Though the England of his time was famous for its eccentrics, one man in particular captured the attention of satirists and the hearts and smiles of the men and women of that island nation.Writer G.K. Chesterton (1874–1936) was a giant of a man for his time, standing 6 feet 4 inches tall and weighing around 300 pounds.
was known for wearing a cloak and a broad-brimmed hat, giving him the appearance of a man casting about for adventures. He was disheveled, absent-minded, and frequently arrived late or not at all at his speaking engagements.
Once when he forgot where he was supposed to deliver a lecture, he famously sent his wife, Frances, a telegram: “Am at Market Harborough. Where ought I to be?” Realizing he had already missed his lecture, his wife telegraphed back: “Home.”In his “Autobiography,” Chesterton wrote of buying a glass of milk and a revolver on his wedding day:
“Some have seen these as singular wedding presents for a bridegroom to give to himself, and if the bride had known less of him, I suppose she might have fancied that he was a suicide or a murderer, or worst of all, a teetotaller.”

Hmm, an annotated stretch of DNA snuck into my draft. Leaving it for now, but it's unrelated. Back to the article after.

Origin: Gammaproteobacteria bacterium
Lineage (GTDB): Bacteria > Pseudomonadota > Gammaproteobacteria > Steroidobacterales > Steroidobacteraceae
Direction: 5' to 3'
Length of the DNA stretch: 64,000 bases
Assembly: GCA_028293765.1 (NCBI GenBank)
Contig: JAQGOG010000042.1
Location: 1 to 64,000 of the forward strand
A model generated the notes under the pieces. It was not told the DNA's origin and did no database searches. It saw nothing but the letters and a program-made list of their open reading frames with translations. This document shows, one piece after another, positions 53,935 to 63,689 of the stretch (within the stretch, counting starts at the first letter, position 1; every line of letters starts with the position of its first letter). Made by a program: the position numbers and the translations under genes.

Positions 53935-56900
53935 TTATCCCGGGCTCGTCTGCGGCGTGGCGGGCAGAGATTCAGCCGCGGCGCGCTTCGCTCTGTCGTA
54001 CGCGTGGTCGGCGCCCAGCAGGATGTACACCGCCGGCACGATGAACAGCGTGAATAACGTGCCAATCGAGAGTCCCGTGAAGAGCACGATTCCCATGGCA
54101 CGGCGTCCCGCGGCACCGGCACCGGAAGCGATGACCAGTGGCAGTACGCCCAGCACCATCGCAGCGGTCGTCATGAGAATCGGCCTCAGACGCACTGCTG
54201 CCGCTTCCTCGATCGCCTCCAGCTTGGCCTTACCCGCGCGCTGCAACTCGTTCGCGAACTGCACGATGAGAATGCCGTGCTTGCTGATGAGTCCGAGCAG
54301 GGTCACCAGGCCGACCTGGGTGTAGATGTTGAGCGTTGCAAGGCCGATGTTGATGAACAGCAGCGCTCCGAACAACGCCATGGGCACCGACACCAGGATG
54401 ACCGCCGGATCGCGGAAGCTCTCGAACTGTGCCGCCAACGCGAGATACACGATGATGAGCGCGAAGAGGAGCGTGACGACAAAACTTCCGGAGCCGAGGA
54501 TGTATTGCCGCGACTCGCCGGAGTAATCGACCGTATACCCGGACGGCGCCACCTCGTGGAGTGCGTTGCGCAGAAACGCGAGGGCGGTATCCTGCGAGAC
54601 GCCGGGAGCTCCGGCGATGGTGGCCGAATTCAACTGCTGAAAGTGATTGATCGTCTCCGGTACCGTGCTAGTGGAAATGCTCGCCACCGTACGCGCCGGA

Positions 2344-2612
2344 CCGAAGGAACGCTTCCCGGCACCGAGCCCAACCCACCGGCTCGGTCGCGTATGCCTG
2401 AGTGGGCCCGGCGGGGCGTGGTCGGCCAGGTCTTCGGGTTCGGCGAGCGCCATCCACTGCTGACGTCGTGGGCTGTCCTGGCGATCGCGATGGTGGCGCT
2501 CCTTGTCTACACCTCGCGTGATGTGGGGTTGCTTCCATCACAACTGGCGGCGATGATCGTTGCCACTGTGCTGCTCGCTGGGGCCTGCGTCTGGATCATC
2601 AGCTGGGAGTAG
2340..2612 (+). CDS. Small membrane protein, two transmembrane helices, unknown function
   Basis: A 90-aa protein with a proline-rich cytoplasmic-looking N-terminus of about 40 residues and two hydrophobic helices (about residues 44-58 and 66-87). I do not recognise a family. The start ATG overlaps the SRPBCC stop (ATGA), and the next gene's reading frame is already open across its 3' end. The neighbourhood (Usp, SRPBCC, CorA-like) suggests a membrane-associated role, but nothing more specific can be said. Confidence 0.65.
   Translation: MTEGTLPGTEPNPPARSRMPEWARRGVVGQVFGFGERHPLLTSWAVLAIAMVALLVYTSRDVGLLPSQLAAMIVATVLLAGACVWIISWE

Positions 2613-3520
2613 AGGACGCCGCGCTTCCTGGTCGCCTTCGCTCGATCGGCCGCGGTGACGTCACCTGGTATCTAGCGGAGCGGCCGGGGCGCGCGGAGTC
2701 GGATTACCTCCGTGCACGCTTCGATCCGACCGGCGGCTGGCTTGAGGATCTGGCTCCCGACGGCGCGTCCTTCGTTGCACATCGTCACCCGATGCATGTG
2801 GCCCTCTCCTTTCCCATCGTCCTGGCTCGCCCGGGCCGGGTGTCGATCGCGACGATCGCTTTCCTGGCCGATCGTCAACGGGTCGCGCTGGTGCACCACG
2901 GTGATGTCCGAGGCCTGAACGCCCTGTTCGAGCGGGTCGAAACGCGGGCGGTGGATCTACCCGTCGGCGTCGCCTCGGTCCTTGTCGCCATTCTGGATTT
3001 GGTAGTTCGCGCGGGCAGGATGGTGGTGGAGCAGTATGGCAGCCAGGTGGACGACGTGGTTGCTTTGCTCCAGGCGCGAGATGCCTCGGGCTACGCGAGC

That last qualification made me burst out laughing when I first read it. He went on to say, tongue-in-cheek, that he purchased the revolver to protect his bride from “the pirates doubtless infesting the Norfolk Broads.”This quirky romantic was also one of the most popular and most talented writers of his time.
NOTE:Gilbert Keith was a convert to the Catholic faith and his wife Frances BLOG (of all names)converted later on her own.
G.K. Chesterton, a literary heavy weight in more ways than one, took issue with [H.G.]Wells. He published his response in 1925 under the title The Everlasting Man. Chesterton opens the book with these words: “There are two ways of getting home; and one of them is to stay there. The other is to walk round the whole world till we come back to the same place.”
C.S. Lewis, as an atheist, took the latter route, having walked round the whole world; Chesterton helped lead him home. Lewis recalls the impact of reading The Everlasting Man in Surprised by Joy: “In reading Chesterton … I did not know what I was letting myself in for. A young man who wishes to remain a sound Atheist cannot be too careful of his reading.” If Lewis wished to remain an atheist, he should have left Chesterton’s books alone. I, for one, am thankful that he did not.
Among the multiple influences that shaped Lewis’ conversion to Christianity, Chesterton looms large. In fact, in response to one writer in 1947 who asked for an apologetics resource, Lewis wrote: “As for books, the very best popular defense of the full Christian position I know is G.K. Chesterton’s The Everlasting Man.” While Chesterton’s impact was lasting, it was initially met with bewilderment:
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